Point/Counterpoint is a new series which argues both sides of a topic relevant to the Philadelphia Flyers. Today, Nina G and I discuss who deserves the blame for cap mismanagement and the bad contracts that have been handed out to players.
By Marcello De Feo
In theory, when something goes wrong within an organization, the blame should ultimately fall to the person at the top, the one in charge of making all final decisions. In this case, that would be Paul Holmgren. He is the general manager of the Philadelphia Flyers and the one who signs his name on the dotted line of a contract. However, we know this not to be true in most cases. It isn’t until a team fails miserably that someone as high up as a GM takes the fall.
Nevertheless, Holmgren is the face of the organization’s front office. He is the one who announces transactions, gets quoted in stories, and has his mug shown all over sports stations. He is the easiest to blame because he’s the most visible and he stands at the front line but, blaming him for bad contracts and cap mismanagement is akin to blaming a goalie for a loss when the team in front of him failed to show up.
The fact of the matter is that assistant general manager, Barry Hanrahan, is the team’s cap guru. While Holmgren may have the final say on matters, he is doing so under the guidance — or misguidance — of Hanrahan. Per the Gloucester Times:
As suggested by his title, Hanrahan is an important cog in the Flyers organization. He works closely with General Manager Paul Holmgren on building and developing the team. Hanrahan’s main responsibilities involve dealing with players salaries, such as arbitrations, contract agreements, negotiations and extensions.
Hanrahan, who grew up a Bruins fan, manages to escape blame though, primarily because he stays out of the limelight. It’s reasonable to believe that, if push came to shove, the average Flyers fan could not pick Hanrahan out of a lineup or describe his duties, despite the fact that he’s been employed by the Flyers since 1997 and became the assistant general manager in the 2005-2006 season.
Is Holmgren responsible? Sure, he is but Hanrahan should shoulder the primary blame for these issues. After all these issues fall directly under his job description. If you believe that the Flyers have mismanaged the cap and handed out bad contracts, then Holmgren should be blamed simply for keeping Hanrahan in his employ.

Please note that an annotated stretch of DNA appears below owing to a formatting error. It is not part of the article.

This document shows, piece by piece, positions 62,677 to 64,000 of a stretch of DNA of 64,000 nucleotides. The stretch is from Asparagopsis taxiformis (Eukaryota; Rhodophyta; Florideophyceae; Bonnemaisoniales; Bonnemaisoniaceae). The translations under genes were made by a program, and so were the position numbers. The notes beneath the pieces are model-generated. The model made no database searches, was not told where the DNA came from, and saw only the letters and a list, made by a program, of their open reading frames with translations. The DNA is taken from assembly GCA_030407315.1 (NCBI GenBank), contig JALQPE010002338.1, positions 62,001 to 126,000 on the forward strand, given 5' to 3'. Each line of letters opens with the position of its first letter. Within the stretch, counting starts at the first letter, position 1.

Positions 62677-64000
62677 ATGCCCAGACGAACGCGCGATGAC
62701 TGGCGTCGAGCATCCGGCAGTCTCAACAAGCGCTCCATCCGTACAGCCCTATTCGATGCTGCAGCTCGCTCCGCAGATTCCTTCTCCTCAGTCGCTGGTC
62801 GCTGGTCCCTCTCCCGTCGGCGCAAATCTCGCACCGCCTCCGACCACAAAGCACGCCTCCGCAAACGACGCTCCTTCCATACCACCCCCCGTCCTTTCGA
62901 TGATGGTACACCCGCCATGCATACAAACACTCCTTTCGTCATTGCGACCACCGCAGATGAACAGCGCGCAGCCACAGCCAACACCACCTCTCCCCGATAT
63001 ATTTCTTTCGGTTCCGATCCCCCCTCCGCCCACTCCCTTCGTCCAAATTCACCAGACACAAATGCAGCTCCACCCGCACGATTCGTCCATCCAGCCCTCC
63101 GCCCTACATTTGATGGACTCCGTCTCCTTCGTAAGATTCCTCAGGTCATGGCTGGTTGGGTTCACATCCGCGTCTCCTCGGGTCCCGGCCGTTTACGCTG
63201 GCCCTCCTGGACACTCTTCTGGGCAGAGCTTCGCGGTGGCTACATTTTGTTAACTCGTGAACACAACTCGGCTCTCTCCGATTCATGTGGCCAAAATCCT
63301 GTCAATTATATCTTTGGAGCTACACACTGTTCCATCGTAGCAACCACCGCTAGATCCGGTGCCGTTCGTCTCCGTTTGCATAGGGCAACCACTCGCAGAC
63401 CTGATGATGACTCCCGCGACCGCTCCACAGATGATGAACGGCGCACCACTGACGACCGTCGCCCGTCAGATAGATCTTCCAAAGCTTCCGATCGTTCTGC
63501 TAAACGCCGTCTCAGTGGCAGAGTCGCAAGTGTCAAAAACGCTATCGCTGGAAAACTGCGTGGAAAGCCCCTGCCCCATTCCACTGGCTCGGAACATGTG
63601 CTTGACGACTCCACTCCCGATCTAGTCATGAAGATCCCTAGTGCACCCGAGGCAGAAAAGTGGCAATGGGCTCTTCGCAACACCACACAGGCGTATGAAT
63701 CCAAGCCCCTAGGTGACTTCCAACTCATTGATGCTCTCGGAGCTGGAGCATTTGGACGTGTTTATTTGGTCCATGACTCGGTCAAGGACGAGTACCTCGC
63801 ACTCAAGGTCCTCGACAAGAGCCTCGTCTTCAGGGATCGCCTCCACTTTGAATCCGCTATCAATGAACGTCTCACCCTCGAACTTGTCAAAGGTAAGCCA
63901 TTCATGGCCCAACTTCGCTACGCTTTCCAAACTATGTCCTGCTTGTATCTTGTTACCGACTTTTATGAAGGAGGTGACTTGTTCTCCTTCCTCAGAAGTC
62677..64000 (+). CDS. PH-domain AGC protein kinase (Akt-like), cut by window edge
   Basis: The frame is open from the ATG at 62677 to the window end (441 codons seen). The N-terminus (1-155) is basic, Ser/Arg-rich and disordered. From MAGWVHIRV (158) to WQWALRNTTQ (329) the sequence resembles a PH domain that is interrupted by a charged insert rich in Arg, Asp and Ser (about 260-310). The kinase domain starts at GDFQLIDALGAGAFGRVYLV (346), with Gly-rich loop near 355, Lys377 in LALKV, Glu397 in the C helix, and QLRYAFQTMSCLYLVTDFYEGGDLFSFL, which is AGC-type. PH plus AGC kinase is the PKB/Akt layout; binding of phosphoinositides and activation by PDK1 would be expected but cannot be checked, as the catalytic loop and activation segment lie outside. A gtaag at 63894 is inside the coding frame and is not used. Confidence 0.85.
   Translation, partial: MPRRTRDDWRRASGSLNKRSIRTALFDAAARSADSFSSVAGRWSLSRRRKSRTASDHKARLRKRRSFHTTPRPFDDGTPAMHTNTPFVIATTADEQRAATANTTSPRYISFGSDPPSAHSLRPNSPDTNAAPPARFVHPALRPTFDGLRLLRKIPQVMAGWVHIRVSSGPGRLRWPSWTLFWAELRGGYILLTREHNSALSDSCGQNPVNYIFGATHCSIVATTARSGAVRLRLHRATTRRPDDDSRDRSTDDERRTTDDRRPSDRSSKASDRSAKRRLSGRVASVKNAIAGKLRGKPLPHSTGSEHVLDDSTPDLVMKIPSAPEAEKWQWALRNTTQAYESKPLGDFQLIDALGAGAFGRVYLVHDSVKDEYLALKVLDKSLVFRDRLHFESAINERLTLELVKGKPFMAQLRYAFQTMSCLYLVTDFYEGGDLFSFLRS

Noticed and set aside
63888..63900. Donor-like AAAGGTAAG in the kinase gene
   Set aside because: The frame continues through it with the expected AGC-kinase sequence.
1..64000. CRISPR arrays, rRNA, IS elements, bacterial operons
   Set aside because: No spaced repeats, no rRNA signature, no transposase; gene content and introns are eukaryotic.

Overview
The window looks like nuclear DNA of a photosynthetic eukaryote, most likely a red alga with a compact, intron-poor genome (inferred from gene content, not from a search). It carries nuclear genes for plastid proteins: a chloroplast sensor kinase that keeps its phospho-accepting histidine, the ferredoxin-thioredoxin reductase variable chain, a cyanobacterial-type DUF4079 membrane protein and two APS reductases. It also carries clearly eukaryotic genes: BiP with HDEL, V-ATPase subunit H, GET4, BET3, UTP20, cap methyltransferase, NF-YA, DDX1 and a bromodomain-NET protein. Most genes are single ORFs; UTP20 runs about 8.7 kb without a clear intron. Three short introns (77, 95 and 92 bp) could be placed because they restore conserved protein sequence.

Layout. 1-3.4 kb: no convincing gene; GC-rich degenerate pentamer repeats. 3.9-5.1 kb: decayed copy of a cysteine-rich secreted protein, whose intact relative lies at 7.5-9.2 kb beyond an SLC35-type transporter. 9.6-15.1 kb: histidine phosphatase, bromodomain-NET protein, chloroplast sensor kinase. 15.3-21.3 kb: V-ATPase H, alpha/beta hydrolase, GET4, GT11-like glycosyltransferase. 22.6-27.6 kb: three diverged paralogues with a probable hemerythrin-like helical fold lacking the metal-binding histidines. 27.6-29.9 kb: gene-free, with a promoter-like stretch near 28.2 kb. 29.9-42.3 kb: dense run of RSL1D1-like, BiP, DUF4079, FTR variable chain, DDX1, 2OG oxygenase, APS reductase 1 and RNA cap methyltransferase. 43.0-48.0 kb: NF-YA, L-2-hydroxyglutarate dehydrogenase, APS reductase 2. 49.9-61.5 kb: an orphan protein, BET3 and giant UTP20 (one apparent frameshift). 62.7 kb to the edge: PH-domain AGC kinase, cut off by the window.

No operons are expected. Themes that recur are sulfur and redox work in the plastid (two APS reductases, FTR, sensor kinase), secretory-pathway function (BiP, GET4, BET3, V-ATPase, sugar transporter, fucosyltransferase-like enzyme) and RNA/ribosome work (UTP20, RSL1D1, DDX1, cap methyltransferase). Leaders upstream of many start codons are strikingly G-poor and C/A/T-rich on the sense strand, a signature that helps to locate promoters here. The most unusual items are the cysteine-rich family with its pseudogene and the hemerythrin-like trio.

By Nina G.
It is true that Barry Hanrahan largely escapes from criticism, but the bulk of the criticism is right where it belongs. Hanrahan’s duties may include cap management, contract negotiations, and handling the CBA, but just because Holmgren chooses to delegate some of his duties to his assistants doesn’t mean he earns a free pass on these issues. These areas are still ultimately Paul Holmgren’s responsibility as the General Manager of the Philadelphia Flyers.
Do we really even know how much power Hanrahan is given in these situations? It is doubtful that Hanrahan is given cart blanche in contract negotiations. Hanrahan is the legally educated member of the Flyers front office so it’s likely he handles the legal aspects of contracts rather than deciding on who to sign and how much to spend on them. It is much more likely that Holmgren gives him the parameters when handling a negotiation.
We also have no idea how much of a role he actually plays in their salary cap management. For all we know he could be giving Holmgren sound advice which Holmgren chooses to ignore in order to satisfy a high pressure market.
There are areas where Hanrahan deserves his share of criticism – the CBA certainly is a big one. Yet, this ultimately falls on Holmgren’s shoulders. He is directly responsible for those that report under him. The cap mismanagement, questionable contracts, and issues with the CBA ultimately reflect on Holmgren and his management of the Philadelphia Flyers. If Holmgren saw these issues as problematic they would no longer be issues. The fact that they remain issues are an indication that Holmgren is ultimately comfortable with the cap issues and some questionable contracts.